In this edition of Ask Geoffrey, Geoffrey Baer brings us up to speed on the wildly popular railroad fairs of the late 1940s, where rail enthusiasts flocked to Chicago’s lakefront to see vintage and modern locomotives in action. He also tackles Chicago's "hobo college" and answers the question, who is Reverdy Ransom?
–Bart Maine, Hinsdale
The so-called “Hobo College” in Chicago opened in 1908 and lasted nearly 30 years. It moved almost every year but was always located in and around the West Madison Street “skid row” district.
Hobos were homeless people, usually men. One hobo said they considered themselves “the elite of society’s basement.” An old-fashioned definition (and certainly one that we would not use anymore) said that a hobo wanted to work, a tramp didn’t want to work and a bum couldn’t work. Today we would call hobos migratory workers. They typically hopped freight cars to find work on farms and logging camps. During the winter, they hunkered down in big cities and since Chicago was the rail capital of the country, it was the epicenter of so-called “hobohemia.”
One particularly notable hobo was Harvard-educated doctor James Eads How, called the “Millionaire Hobo.” He financed hobo colleges around the country. The best known one was in Chicago, and it was run by doctor, Ben Reitman. Reitman cajoled professors to volunteer their time teaching there with a goal of educating hobos so they could get permanent jobs, or at least better interact with the hostile mainstream world.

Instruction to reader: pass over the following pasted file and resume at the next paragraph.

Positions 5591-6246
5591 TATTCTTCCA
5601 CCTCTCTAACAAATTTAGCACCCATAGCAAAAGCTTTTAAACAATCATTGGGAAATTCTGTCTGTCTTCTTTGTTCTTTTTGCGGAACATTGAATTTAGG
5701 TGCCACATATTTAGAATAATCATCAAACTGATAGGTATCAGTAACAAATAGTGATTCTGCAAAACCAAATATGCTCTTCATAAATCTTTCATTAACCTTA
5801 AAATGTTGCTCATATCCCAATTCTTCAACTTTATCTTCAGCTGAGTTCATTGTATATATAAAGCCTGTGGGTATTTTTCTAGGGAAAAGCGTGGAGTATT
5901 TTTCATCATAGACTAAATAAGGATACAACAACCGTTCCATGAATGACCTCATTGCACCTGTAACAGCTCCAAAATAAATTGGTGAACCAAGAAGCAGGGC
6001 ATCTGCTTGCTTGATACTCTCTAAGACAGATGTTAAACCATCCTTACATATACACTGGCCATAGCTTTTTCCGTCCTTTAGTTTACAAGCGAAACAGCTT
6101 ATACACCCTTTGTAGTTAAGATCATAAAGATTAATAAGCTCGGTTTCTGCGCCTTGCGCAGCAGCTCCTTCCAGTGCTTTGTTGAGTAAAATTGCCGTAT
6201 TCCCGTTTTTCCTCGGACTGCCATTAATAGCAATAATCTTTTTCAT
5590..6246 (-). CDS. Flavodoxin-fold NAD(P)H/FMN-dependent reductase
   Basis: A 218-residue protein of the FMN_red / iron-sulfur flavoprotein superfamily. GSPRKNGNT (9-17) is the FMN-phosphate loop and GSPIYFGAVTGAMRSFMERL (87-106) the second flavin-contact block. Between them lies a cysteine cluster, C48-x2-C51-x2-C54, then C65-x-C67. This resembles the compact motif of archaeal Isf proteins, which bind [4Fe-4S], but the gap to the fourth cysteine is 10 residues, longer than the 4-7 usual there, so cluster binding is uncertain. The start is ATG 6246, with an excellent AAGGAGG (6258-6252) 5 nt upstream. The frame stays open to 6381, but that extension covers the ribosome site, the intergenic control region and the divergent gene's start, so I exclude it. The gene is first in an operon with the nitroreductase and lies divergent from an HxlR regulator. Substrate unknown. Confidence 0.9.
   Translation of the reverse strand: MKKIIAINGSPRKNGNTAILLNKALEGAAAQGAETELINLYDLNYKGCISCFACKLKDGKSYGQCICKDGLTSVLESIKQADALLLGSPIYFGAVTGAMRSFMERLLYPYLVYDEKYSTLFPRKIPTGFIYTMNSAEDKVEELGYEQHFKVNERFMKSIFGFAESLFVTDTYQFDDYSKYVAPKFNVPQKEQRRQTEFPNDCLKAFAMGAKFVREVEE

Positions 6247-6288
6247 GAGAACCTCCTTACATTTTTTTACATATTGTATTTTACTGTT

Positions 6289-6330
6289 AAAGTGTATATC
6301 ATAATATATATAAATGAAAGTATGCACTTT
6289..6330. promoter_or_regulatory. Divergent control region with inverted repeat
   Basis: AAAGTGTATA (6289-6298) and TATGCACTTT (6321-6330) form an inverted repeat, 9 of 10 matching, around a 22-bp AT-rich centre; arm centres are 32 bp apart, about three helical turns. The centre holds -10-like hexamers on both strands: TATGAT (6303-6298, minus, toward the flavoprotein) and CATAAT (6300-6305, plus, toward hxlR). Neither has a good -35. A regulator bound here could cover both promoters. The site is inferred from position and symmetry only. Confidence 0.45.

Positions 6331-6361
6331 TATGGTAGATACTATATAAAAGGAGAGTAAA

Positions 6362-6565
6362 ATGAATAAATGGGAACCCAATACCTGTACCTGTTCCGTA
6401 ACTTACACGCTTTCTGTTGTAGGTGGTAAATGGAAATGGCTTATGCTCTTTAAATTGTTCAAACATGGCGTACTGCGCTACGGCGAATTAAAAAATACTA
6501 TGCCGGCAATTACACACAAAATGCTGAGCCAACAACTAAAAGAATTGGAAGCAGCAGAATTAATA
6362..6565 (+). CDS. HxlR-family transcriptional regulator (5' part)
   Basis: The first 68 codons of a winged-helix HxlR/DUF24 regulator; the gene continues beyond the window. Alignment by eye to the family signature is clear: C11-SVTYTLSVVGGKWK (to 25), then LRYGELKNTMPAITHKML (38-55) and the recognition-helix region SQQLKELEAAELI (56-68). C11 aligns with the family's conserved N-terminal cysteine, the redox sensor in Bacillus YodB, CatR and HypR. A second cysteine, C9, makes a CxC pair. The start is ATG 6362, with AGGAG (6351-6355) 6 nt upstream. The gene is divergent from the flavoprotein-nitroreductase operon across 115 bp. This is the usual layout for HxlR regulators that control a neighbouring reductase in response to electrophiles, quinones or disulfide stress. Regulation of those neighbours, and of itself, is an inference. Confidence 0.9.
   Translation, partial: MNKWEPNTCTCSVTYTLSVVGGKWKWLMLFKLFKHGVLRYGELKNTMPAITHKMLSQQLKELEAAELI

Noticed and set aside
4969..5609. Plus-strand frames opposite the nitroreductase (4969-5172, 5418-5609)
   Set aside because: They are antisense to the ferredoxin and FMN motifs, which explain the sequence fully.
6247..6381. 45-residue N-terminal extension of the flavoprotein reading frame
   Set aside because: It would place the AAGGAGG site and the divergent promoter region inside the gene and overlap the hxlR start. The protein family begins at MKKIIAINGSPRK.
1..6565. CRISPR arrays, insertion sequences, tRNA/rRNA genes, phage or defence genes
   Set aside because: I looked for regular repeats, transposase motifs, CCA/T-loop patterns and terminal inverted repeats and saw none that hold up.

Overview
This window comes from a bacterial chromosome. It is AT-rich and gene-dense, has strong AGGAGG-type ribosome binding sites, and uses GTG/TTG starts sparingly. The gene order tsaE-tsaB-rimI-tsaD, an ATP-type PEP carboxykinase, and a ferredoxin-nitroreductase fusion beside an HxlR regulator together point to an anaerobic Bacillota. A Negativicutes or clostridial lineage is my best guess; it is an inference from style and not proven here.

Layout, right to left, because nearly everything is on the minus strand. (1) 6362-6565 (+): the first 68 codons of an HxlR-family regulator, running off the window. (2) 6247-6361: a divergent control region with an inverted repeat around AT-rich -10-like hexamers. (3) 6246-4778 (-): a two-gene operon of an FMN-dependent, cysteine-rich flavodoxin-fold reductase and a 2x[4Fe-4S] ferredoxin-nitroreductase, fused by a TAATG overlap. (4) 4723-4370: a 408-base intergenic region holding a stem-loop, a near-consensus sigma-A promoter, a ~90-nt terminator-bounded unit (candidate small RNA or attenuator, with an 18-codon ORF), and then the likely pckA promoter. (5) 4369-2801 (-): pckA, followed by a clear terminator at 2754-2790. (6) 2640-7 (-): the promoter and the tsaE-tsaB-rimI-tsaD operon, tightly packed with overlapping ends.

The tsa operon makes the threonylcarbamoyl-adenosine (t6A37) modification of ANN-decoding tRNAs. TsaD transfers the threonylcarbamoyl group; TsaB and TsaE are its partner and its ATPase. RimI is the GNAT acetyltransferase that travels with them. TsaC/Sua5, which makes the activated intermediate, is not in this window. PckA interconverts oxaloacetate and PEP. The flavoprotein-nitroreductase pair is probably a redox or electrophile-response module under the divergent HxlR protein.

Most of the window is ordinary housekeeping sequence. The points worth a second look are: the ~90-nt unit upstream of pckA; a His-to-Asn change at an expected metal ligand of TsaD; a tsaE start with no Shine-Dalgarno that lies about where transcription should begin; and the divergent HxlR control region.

The curriculum included lectures on philosophy and politics, and practical matters like personal hygiene, vagrancy laws and job interviewing skills. Classrooms were filled with ramshackle furniture, discarded library books, and a file of clippings the hobos called “Encyclopedia Hobocannia”, including articles like “How to Live Without Eating” and “Geography”, which outlined the best towns for hobos to visit. There were also amateur theatricals and other extra-curricular activities. The hobo college debate team even beat the University of Chicago in 1923!
Hobos who completed classes were given a diploma declaring they would “help build a world without unemployment, poverty, wars, prostitution, ignorance, and injustice and abstain from habits that undermine their health and better nature.”
In addition to teaching at the Hobo College, Dr. Reitman and his partner, fellow anarchist Emma Goldman, spoke out on women’s issues including birth control. Reitman gave medical care to prostitutes including performing illegal abortions. He was imprisoned for six months in 1917 for giving a speech advocating contraception.
–Gloria Hill, East Chatham
We did not find the picture, but Reverdy C. Ransom is well worth telling you about. He was certainly not an easy man to intimidate! Early in his career in Pittsburgh he brandished a gun to protect his small mission from racist attacks. He said the attacks promptly stopped once he started carrying.
In 1896 he established the Institutional AME Church on the South Side at 39th and Dearborn. At the time, tens of thousands of poor African Americans were flooding into Chicago from the Deep South in the Great Migration and his church provided desperately needed social services to them.